There was a touch of autumn in the air this morning.
It had rained overnight and the clouds were still hanging around the coast at dawn when we started the poodlewalk. I wanted the walk over early because I hoped the clouds would slowly disappear, and I would be able to make a large format photograph of the roadside vegetation landscape at 7.30 am. This had been previously scoped. The gear was in the boot of the car. I just needed the sun to shine at 7.30am.
coastal path, sunrise
The sun did emerge from the clouds as we were walking along the beach, so I took a snap or two, and we quickly finished the walk. I drove over to the site on the country road, but I found that, by the time we got there, more clouds had come across the land from the sea. The sun that I needed at 7.30 am to highlight the roadside vegetation wasn’t going to happen that morning. It became more and more cloudy. I gave up on the photoshoot.
People have been having lots of fun along the southern coast of the Fleurieu Peninsula on their summer holidays. This part of the coast has remained as Adelaide’s main summer playground. However, we can’t wait for Australia Day to come and go since that means that the summer holiday crowds will start returning to Adelaide for work and school.
Since Xmas, the region has been full off people, cars, boats and the rubbish of takeaway food dumped where it is eaten. The anti-biking crowd have broken glass all over bike paths up to Rosetta Head, the wooden barriers to prevent the cars going onto nature reserves have been smashed, and there is human shit along the base of cliffs bordering the beaches west of Rosetta Head.
This was one morning when I did the cliff-top walk rather than walking the Heysen Trail. It was very humid that morning and it looked like it would rain:
storm, Petrel Cove
However, the clouds quickly disappeared and the humidity, intense sun and the stillness meant that it was unpleasantly hot on the beach. The morning walk was cut short and we returned to the house and to air-conditioning.
The Fleurieuscapes exhibition at Magpie Springs opened on Sunday 17th January.We had a picnic lunch in the grounds of Magpie Springs with friends before the exhibition opening. A good crowd was in attendance for the opening and the atmosphere was convivial and summery. However, as I don’t expect to sell much work from the exhibition, I will be paying off my photography master card for most of this year.
Kayla, Heysen Trail
Whilst preparing for the exhibition Kayla and Ari and I walked along the Heysen Trail in the morning to avoid the crowds on the beach. Then Ari and Maleko and I walked along the beach in the afternoon. We stayed away from the Heysen trail in the late afternoon because of the prevalence of the black snakes.
Kayla, Ari and myself were returning to the Mazda after an early morning photoshoot–a rockpool— along the coast near Kings Beach Rd. A photoshoot was a break from being more or less sitting in a front of a computer working on the Fleurieuscapes exhibition at Magpie Springs. The opening is on Sunday January 17th.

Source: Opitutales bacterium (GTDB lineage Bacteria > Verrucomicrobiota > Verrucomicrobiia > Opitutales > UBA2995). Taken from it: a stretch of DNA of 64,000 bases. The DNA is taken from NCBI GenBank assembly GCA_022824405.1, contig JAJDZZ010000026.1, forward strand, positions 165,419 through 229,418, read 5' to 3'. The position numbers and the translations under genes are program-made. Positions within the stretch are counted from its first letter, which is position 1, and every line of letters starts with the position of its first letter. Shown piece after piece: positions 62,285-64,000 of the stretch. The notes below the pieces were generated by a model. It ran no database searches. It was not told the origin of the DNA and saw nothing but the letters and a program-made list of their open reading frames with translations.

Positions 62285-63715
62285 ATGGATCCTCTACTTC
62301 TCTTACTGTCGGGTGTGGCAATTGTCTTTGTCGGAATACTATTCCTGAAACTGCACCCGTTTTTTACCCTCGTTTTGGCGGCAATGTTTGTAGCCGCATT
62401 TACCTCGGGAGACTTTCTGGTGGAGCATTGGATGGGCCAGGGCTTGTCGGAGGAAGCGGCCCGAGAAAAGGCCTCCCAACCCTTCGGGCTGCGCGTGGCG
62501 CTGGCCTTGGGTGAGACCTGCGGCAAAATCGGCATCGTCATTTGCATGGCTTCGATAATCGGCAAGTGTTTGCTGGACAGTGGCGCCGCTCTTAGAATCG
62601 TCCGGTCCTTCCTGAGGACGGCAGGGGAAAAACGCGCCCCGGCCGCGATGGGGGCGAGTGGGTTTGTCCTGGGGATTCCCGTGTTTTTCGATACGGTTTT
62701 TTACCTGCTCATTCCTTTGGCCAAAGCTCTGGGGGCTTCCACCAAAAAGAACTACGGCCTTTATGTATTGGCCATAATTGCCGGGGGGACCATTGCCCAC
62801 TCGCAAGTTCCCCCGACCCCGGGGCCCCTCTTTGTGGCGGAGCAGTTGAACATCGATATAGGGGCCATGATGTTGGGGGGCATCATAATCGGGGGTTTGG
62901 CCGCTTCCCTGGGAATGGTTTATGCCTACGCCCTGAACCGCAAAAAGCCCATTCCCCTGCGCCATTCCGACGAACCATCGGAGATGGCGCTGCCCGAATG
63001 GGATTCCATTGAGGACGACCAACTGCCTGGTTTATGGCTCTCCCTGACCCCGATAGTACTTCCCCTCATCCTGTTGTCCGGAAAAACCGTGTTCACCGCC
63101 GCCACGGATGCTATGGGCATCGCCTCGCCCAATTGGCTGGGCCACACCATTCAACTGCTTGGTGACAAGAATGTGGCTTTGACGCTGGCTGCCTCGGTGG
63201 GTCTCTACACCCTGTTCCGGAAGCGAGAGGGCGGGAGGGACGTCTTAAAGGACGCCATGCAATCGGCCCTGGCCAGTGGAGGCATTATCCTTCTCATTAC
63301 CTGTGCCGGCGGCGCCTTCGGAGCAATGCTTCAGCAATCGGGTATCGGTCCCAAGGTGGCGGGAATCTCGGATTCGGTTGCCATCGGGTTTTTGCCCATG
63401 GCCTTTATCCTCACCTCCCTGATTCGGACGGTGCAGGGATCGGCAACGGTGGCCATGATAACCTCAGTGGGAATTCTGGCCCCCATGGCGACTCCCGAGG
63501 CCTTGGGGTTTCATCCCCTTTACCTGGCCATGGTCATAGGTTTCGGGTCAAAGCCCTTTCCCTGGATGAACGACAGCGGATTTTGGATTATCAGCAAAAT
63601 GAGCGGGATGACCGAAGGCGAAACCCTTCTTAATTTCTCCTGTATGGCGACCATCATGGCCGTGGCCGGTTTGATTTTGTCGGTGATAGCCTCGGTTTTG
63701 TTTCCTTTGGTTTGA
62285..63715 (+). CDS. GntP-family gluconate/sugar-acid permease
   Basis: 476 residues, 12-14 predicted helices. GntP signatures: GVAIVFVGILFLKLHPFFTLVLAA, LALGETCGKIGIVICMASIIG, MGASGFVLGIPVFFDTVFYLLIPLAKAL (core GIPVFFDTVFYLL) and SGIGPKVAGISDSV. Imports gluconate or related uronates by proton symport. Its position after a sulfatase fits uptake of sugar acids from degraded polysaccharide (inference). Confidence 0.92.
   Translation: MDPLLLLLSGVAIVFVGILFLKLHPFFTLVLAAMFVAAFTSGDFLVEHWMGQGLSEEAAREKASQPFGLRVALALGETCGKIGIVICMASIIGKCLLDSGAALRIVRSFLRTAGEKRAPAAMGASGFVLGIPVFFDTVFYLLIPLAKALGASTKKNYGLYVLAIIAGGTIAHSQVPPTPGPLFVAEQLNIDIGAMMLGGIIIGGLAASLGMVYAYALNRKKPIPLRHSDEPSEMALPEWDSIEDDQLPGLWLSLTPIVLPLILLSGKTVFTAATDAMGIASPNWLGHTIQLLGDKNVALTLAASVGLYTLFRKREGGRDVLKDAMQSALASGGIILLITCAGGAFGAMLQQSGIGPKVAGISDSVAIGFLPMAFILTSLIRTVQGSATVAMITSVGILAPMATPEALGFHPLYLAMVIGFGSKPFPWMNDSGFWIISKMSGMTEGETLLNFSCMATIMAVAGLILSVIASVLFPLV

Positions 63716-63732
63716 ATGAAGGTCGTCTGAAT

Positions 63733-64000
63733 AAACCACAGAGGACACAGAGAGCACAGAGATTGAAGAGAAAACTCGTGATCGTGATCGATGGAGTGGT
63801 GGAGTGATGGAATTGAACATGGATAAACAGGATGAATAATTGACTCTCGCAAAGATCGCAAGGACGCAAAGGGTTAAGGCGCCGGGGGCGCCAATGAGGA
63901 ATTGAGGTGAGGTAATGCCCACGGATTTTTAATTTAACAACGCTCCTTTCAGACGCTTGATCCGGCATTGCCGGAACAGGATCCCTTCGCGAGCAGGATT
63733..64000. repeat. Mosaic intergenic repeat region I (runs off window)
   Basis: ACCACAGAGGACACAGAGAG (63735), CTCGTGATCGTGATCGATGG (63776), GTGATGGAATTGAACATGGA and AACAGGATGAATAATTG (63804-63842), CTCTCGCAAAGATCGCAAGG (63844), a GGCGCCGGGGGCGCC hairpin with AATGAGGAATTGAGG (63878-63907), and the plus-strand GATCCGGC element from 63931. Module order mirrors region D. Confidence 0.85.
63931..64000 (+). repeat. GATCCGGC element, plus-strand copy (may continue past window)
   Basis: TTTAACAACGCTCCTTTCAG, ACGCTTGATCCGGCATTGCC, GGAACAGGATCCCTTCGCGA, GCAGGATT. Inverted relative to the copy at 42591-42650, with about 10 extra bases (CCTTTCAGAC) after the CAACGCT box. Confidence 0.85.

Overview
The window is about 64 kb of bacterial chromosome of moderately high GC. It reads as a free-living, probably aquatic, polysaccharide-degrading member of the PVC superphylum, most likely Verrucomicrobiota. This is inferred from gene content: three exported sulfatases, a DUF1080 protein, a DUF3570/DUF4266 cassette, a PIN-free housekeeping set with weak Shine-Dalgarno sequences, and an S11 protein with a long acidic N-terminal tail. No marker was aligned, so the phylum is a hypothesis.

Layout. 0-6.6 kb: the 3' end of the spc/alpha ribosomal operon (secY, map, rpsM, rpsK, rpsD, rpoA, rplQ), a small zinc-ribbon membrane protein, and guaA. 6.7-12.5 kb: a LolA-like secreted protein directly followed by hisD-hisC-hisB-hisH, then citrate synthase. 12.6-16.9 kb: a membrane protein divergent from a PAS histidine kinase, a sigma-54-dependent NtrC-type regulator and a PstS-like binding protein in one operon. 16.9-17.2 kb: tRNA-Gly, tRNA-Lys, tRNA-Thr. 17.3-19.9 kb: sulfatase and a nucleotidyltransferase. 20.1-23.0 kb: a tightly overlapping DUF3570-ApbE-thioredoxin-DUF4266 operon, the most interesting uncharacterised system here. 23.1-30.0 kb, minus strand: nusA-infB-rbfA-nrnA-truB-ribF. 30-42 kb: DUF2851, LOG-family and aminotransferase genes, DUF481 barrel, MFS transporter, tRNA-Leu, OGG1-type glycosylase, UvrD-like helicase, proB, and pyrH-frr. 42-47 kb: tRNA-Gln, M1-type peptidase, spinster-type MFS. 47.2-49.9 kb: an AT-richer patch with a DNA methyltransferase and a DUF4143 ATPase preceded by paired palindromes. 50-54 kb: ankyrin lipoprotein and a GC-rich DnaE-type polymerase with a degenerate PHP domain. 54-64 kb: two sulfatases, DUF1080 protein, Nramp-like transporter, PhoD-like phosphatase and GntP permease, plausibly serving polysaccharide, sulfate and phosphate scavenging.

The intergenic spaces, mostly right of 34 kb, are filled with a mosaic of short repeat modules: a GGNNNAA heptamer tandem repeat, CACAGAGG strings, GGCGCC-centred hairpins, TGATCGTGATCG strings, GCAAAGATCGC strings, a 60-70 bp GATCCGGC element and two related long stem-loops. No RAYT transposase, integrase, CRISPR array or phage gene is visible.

The tide was low and it was overcast so I could access some of the coast that was not possible during the winter. I had explored this part of the coast whilst on a poodlewalk yesterday morning and I decided to go back this morning, if there was some cloud cover.
People are still on their holidays along the southern coast of the Fleurieu Peninsula, so there are plenty of runners, walkers, trail-bikers and dog walkers on the coastal path between Petrel Cove and Kings Beach in the early morning. It is still cool at this time of the day and, as the coastal winds have eased, it is pleasant walking. Continue reading
As a break from working on, and uploading, some of the digital work from the Wellington trip, I’ve been figuring out to photograph trees, and, more generally, the local remnant scrub along the coastal sand dunes and on the roadside vegetation along the back country roads.
I see lots of trees on our poodle walks, and I’m finding it hard to both photograph them and do it well. Most of the tree images for the forthcoming Fleurieuscapes photographic exhibition at Magpie Springs never made it past the second cut. That says that I need to lift my game.
An example of me slowly finding my feet in the scrub/bush. Ari, Malek and I walked along the Heysen Trail in Waitpinga in the late afternoon and hung out at this spot:
I am increasingly shifting to photographing the bush in black and white, even though I scope the bush that we are walking through in colour with either a digital camera or an iPhone.
It’s Xmas/New Year summer holiday time.
Apart from the odd couple of days when we had a cool change, the weather has been hot, with clear blue skies, full sun and glaring light. The land is drying out and there have been bush fires along the Victorian coast of the Great Ocean Rd—–at Wye River on Xmas Day. We had planned to stay near there in February on our way back from Melbourne.
Our poodlewalks are earlier in the morning now and further afield in the afternoon. We are trying to avoid all the runners, walkers, bikers, dog walkers, families, surfers from Adelaide who have just come down to the southern Fleurieu Peninsula coast for their summer break.
quartz + seaweed
I am continuing to use my APSC digital camera (a Sony NEX-7) as my everyday walkabout camera, thereby continuing my slow walk from film photography to digital imaging. My everyday walkabout camera used to be a film Leica. No more.I am not a dyed-in-the-wool Leicaphile. Sony’s NEX-7, which was Sony’s flagship camera only three years ago, is a handy, friendly, high-performance compact camera. It’s very functional for the diary-style photos on poodle walks as opposed to the art photography ones on the galleries of my website.